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Semiconductor Manufacturing International Corporation (SMI)

Q1 2009 Earnings Call Transcript

April 29, 2009 8:30 pm ET

Executives

En-Ling Feng – Director, IR

Morning Wu – Acting CFO and Chief Accounting Officer

Richard Chang – Executive Director, Founder, President & CEO

Garris [ph]

Analysts

Randy Abrams – Credit Suisse

Pranab Sharma – Daiwa Securities

Steven Pelayo – HSBC

Daniel Zu [ph] – Wuxi Research [ph]

Donald Lu – Goldman Sachs

Kichen [ph] – Thai Capital Market [ph]

Operator

Welcome to the Semiconductor Manufacturing International Corporation's first quarter 2009 webcast conference call. Today's conference call is chaired by Dr. Richard Chang, Chief Executive Officer and President; Ms. Morning Wu, Acting Chief Financial Officer; and Mr. En-Ling Feng, Director, Investor Relations.

Today's web cast conference call will be simultaneously streamed through the Internet at SMIC's website at www.smics.com. Please be advised that your dial-ins is in listen-only mode. However, at the conclusion of the management presentation, we will be having a question-and-answer session upon which you will receive further instructions as to how to participate. The earnings press release is available for download at www.smics.com.

Without further ado, I would like to introduce you to Mr. En-Ling Feng, Director, Investor Relations for the cautionary statements.

En-Ling Feng

Good morning everyone. Welcome to the SMIC first quarter 2009 earnings conference call.

Joining me on the call today are Dr. Richard Chang, Chief Executive Officer and President; and Ms. Morning Wu, Acting Chief Financial Officer. Our call will be approximately 60 minutes in length. The earnings press release and presentation are available for download at www.smics.com.

Please note the following Safe Harbor statement. SMIC statements of its current expectations are forward-looking statements subject to significant risks and uncertainties. The actual results may differ materially from those contained in the forward-looking statements. Information as to those factors that could cause actual results to vary can be found in SMIC's Form 20-F filed with United States Securities and Exchange Commission on November 28, 2008.

For today's agenda, Morning will highlight our first quarter 2009 financial results and the second quarter 2009 guidance with a summary of cash flow statements and balance sheet in the appendix for your ease of reference. Following that, Richard will provide an update on our business.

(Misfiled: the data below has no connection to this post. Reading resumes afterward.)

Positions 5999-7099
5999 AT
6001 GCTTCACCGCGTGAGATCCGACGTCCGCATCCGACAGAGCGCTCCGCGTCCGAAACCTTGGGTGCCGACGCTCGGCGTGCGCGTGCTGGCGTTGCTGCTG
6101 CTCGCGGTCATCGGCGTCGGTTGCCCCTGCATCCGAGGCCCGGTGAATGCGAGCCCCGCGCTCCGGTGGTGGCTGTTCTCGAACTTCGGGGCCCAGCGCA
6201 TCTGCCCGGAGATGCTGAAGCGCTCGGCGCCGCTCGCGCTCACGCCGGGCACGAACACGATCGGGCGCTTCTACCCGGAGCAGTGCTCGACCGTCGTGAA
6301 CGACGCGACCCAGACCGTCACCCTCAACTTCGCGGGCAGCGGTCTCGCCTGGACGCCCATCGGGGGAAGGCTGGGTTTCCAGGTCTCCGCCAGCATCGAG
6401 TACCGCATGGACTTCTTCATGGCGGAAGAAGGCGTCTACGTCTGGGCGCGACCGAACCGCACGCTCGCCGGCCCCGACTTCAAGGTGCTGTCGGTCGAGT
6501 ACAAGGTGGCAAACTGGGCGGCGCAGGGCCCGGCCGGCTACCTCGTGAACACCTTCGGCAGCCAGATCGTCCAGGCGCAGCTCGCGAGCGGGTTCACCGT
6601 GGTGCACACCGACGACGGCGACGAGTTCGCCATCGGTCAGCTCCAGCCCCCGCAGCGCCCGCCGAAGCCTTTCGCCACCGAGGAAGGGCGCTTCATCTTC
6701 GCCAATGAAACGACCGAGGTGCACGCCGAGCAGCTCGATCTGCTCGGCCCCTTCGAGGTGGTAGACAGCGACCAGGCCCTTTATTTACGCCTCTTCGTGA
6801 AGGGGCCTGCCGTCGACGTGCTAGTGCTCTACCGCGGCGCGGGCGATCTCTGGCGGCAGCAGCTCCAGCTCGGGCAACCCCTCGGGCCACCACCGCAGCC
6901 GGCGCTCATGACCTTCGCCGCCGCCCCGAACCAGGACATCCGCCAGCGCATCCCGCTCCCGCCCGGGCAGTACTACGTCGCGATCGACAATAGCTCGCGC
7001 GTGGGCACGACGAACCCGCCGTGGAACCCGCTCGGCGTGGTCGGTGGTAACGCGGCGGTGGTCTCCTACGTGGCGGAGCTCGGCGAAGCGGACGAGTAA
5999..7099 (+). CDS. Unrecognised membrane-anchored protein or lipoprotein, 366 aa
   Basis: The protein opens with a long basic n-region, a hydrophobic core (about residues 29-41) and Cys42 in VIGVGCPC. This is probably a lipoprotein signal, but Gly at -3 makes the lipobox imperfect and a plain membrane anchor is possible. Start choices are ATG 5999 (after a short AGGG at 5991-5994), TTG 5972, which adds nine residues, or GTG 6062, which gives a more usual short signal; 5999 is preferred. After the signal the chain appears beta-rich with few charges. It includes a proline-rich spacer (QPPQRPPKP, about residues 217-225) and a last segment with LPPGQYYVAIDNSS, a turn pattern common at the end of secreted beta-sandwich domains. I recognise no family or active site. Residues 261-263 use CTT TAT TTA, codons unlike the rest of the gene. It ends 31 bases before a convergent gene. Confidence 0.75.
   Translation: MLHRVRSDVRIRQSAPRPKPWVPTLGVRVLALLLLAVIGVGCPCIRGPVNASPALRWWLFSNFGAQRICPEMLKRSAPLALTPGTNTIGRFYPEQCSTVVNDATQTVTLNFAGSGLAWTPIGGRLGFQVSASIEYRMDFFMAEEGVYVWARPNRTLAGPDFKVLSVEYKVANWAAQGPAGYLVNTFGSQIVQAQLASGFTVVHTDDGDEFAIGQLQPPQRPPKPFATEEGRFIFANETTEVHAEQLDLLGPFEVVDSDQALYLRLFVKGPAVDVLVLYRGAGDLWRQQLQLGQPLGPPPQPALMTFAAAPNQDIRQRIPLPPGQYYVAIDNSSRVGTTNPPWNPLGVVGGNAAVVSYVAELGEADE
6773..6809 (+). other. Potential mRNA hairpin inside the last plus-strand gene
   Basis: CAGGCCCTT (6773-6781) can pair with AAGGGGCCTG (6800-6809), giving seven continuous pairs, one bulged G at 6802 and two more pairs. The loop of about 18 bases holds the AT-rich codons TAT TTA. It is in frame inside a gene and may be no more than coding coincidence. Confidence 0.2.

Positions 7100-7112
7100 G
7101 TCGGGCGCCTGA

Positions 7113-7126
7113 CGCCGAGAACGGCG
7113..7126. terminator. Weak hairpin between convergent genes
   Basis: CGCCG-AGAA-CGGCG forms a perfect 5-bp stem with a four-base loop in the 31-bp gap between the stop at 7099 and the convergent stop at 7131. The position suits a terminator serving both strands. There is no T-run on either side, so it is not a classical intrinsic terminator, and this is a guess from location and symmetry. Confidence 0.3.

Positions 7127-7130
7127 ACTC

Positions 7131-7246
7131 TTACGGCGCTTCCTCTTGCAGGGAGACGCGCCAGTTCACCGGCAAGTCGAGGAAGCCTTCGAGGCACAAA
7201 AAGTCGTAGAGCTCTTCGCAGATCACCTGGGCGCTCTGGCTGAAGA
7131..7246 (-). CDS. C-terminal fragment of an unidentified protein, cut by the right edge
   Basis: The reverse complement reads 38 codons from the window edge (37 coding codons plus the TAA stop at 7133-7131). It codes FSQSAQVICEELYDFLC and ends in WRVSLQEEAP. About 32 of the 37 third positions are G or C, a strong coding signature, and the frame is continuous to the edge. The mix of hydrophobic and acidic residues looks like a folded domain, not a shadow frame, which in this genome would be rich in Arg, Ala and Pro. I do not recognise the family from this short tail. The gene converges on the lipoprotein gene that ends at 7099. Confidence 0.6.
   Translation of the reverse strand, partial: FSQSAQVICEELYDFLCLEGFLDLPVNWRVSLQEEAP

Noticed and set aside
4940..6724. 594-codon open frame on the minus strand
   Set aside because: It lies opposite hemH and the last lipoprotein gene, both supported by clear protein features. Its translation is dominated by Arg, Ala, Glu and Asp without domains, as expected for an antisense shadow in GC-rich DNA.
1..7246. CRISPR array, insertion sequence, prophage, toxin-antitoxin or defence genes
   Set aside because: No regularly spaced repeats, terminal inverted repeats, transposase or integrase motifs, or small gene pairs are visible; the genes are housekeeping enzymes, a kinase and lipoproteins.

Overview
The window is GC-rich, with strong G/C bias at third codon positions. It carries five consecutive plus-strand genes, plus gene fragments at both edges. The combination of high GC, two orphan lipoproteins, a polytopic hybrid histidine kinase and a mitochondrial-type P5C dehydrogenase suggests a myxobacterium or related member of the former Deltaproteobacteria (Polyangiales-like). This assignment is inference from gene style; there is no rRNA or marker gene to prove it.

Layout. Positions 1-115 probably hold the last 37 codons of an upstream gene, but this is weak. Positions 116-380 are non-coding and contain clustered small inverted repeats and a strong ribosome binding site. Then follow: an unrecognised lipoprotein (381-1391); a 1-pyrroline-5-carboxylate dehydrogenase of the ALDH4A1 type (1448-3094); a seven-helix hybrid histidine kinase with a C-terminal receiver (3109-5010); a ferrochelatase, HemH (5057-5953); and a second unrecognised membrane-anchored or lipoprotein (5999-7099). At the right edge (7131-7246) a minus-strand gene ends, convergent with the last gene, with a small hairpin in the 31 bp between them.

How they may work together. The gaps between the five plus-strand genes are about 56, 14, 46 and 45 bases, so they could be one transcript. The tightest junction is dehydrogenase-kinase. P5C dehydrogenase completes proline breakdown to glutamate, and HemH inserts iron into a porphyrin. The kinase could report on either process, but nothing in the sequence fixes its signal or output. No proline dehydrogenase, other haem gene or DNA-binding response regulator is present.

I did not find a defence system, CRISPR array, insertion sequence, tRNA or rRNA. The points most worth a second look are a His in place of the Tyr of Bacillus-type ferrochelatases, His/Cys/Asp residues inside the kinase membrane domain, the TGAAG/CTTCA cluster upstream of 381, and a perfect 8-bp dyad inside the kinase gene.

I will now turn the call over to Morning.

Morning Wu

Thank you, En-Ling. I would like to highlight the following items, which are all stated in U.S dollars. Overall revenue in the first quarter of 2009 is 37.5% better than our previous guidance, equates to $146.5 million, down by 46.2% quarter-over-quarter from the fourth quarter of 2008 due to a 47.8% decrease in wafer shipments.

Gross margin was a negative 88.3% in first quarter of 2009 compared to negative 27.4% in fourth quarter 2008 due to a significant decline in wafer shipments and fab utilization. The company recorded a net loss of $178.4 million in first quarter 2009 compared to a net loss of $139.5 million in fourth quarter 2008 due to declines in overall industry demand.

Despite a soft reduction in fab utilization, the company generated $78 million of net cash flow from operating activities in the first quarter of 2009. The company has lined up new credit facilities totaling approximately $240 million. Simplified ASP increased to $869 million in the first quarter 2009, up 3.5% quarter-over-quarter from $843 million in the first quarter of 2008 and up 8.9% year-over-year from $798 million in the first quarter 2008.

Summary of our income statement, balance sheet and cash flow statements are available in the appendix. Our guidance for the second quarter of 2009 is as follows. Revenue is expected to increase 58% to 62%. Operating expenses excluding foreign exchange difference will range from $79 million to $83 million. Capital expenditures will range from $38 million to $43 million. Depreciation and amortization will be around $203 million to $206 million. Total capital expenditures for 2009 are still expected to be around $190 million, and will be adjusted based on market conditions.

I will now turn the call over to Richard for the business update and review.

Richard Chang

Good morning and thank you all for joining us today. In the first quarter, our revenue exceeded our previous guidance by 7.5% and our quarterly ASP increased 8.9% year-over-year. Among the total wafer revenue, logic products contributed 96.9%. We also witnessed significant month over month increase on wafer orders and fab movement since Chinese New Year.